Chloé Zhao is a Chinese filmmaker who is known primarily for her work in independent U.S. films. Her debut feature film, Songs My Brothers Taught Me (2015), premiered at Sundance Film Festival to critical acclaim and earned a nomination for the Independent Spirit Award for Best First Feature. Her second feature film, The Rider (2017), was critically praised and received nominations for the Independent Spirit Award for Best Film and Best Director. Zhao gained further success with Nomadland (2020), which attracted international recognition and won many awards, including Best Director at the Golden Globe Awards—making Zhao the second woman and first Asian woman to win the category— the Golden Lion at the Venice Film Festival, and the People's Choice Award at the Toronto International Film Festival. She is currently nominated for Best Director and Best Adapted Screenplay at the Academy Awards, British Academy Film Awards and Directors Guild of America Awards.
Zhao has recently ventured into blockbuster filmmaking with the Marvel Cinematic Universe superhero film Eternals, slated for release in November 2021.
Zhao was born Zhao Ting in Beijing in 1982. Her father is Yuji Zhao, who rode the wave of China’s industrialization to great success, first as a top executive at one of the country’s largest steel companies, Shougang Group, and later in real-estate development and equity investment. Her mother was a hospital worker who was in a People's Liberation Army performance troupe. Vogue said she described herself as "a rebellious teen, lazy at school" who drew manga and wrote fan fiction. She loved films growing up, especially Happy Together by Wong Kar-wai. When she was 15 years old, despite knowing nearly no English, her parents sent her to a private boarding school in the United Kingdom.
Her parents separated and her father later remarried to famous comic actress Song Dandan, who Zhao grew up watching on television. Growing up, Zhao was drawn to influences from Western pop culture. She attended a boarding school in London, then moved to Los Angeles to finish high school.
Zhao studied at Mount Holyoke College, one of the elite private Seven Sisters colleges, earning a bachelor's degree in political science. She studied film production at New York University Tisch School of the Arts.
In 2015, Zhao directed her first feature film, Songs My Brothers Taught Me. Filmed on location at the Pine Ridge Indian Reservation in South Dakota, the film depicts the relationship between a Lakota Sioux brother and his younger sister. The film premiered as part of the U.S. Dramatic Competition at Sundance Film Festival. It later played at Cannes Film Festival as part of the Director's Fortnight selection. The film was nominated for Best First Feature at the 31st Independent Spirit Awards.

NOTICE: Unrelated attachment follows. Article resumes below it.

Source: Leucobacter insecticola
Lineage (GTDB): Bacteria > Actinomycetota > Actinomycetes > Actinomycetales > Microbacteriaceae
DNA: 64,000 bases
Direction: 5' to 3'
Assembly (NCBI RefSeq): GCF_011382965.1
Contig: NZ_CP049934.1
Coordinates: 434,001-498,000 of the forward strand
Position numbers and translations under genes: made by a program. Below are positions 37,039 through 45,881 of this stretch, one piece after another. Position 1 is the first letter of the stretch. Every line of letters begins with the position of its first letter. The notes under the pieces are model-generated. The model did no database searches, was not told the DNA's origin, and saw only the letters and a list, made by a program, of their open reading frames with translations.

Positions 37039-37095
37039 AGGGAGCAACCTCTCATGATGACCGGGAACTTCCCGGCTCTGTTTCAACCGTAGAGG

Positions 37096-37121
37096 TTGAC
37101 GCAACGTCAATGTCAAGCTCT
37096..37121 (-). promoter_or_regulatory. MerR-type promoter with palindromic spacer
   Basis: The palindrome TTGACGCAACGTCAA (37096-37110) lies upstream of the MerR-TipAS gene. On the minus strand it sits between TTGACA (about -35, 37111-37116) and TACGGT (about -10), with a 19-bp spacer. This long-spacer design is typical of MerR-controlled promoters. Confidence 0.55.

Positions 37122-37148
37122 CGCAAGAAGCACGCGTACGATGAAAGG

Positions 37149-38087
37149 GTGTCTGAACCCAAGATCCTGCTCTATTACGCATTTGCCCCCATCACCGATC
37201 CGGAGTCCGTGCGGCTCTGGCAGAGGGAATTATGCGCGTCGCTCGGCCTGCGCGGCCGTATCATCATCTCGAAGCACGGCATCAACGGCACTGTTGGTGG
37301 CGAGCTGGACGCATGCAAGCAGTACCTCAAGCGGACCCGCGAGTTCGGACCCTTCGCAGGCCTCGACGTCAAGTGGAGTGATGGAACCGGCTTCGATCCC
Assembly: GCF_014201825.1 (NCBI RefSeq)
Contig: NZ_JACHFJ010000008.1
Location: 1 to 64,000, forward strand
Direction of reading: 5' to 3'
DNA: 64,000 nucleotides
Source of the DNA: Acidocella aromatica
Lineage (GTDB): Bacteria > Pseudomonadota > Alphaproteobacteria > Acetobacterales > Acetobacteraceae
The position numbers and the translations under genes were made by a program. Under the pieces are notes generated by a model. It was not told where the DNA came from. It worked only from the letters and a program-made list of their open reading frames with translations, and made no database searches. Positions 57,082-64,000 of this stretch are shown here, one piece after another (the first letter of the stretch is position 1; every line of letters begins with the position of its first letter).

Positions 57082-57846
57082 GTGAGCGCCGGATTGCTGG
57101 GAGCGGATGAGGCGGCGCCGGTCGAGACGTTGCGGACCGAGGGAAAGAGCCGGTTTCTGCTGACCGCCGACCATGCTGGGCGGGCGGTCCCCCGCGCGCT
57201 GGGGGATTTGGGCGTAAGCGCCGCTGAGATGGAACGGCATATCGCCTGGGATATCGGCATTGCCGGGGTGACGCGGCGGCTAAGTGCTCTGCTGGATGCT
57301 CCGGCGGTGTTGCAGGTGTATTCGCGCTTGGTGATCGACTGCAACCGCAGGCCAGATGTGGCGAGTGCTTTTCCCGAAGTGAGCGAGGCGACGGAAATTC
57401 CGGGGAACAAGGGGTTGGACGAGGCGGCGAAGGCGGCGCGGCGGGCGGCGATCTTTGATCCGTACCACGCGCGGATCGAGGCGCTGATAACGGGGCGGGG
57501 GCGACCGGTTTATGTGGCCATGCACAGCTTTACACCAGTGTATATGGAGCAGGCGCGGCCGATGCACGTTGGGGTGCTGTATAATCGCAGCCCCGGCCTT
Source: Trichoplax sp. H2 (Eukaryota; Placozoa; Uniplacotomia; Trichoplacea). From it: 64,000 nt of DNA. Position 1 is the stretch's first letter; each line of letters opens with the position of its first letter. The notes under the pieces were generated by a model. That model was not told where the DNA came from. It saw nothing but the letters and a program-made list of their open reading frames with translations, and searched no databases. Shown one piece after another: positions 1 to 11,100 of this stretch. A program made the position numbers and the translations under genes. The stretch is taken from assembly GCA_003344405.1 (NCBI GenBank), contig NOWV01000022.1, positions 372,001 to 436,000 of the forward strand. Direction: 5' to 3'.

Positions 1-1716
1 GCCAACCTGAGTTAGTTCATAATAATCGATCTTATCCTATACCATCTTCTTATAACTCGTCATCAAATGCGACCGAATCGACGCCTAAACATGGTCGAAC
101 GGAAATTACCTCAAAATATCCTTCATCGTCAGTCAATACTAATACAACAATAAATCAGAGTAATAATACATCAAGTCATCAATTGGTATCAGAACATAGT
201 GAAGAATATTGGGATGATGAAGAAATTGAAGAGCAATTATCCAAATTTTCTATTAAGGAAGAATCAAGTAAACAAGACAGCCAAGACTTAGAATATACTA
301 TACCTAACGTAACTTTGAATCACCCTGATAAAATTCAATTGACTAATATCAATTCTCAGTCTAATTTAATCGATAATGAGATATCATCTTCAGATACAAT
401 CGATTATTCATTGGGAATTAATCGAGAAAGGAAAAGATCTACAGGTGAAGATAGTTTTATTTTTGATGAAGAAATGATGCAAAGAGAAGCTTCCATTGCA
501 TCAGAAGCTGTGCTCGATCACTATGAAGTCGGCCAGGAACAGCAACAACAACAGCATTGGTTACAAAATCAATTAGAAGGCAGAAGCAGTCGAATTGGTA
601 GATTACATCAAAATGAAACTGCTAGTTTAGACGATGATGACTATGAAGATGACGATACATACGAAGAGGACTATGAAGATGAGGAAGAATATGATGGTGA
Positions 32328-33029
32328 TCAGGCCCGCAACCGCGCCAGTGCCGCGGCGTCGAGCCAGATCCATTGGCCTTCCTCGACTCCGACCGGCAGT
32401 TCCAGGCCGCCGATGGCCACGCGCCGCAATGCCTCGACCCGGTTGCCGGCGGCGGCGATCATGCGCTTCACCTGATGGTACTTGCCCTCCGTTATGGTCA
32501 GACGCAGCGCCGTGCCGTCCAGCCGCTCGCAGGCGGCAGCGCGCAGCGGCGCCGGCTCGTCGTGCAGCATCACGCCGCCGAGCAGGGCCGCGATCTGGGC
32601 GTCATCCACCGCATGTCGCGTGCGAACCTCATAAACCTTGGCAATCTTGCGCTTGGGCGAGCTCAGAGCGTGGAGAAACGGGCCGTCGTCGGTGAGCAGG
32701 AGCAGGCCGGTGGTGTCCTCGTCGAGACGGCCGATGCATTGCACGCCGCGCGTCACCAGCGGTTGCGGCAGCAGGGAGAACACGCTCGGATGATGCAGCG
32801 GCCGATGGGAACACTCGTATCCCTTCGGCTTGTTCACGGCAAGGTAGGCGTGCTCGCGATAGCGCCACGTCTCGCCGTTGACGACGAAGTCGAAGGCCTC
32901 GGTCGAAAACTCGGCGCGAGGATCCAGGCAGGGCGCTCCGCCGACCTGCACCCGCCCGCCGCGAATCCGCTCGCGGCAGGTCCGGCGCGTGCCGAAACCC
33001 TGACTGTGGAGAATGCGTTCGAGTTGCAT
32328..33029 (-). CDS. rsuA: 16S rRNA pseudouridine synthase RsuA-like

In 2017, she directed The Rider, a contemporary western drama which follows a young cowboy’s journey to discover himself after a near-fatal accident ends his professional riding career. The film was executive produced by her father Yuji Zhao. Similar to her first feature, Zhao utilised a cast of non-actors who lived on the ranch where the film was shot. Zhao's impetus for making the film came when Brady Jandreau—a cowboy whom she met and befriended on the reservation where she shot her first film—suffered a severe head injury when he was thrown off his horse during a rodeo competition. Jandreau later starred in the film playing a fictionalised version of himself as Brady Blackburn.
The film premiered at Cannes Film Festival as part of the Directors' Fortnight selection and won the Art Cinema Award. The film earned her nominations for Best Feature and Best Director at the 33rd Independent Spirit Awards. At the same ceremony, Zhao became the inaugural winner of the Bonnie Award, named after Bonnie Tiburzi, which recognizes a mid-career female director. The film was released on April 13, 2018 by Sony Pictures Classics and was critically acclaimed. Peter Keough of The Boston Globe wrote: " achieves what cinema is capable of at its best: It reproduces a world with such acuteness, fidelity, and empathy that it transcends the mundane and touches on the universal."
In 2018, Zhao directed her third feature film, Nomadland, starring Frances McDormand. The film was shot over four months traveling the American West in an RV with many actual nomadic workers. The film premiered at the Venice Film Festival, where it received critical acclaim and won the Golden Lion award, and subsequently played at the 2020 Toronto International Film Festival, where it won the People's Choice Award. The film was released on February 19, 2021 by Searchlight Pictures. Zhao won the Golden Globe Award for Best Director for Nomadland, making her the first woman of Asian descent honored, and only the second woman to win a Golden Globe for directing since Barbra Streisand in 1984.
On February 15, 2021, Variety reported that "with 34 awards season trophies for directing, 13 for screenplay and nine for editing, Chloe Zhao has surpassed Alexander Payne (Sideways) as the most awarded person in a single awards season in the modern era."
In April 2018, it was announced that Amazon Studios greenlit Zhao's upcoming untitled Bass Reeves biopic, a historical Western about the first black U.S. Deputy Marshal. Zhao is set to direct the film and write the screenplay. In September 2018, Marvel Studios hired her to direct Eternals, based on the comic book characters of the same name. The film is set to be released on November 5, 2021.
Zhao resides in Ojai, California with three chickens and two dogs, and her partner and cinematographer, Joshua James Richards.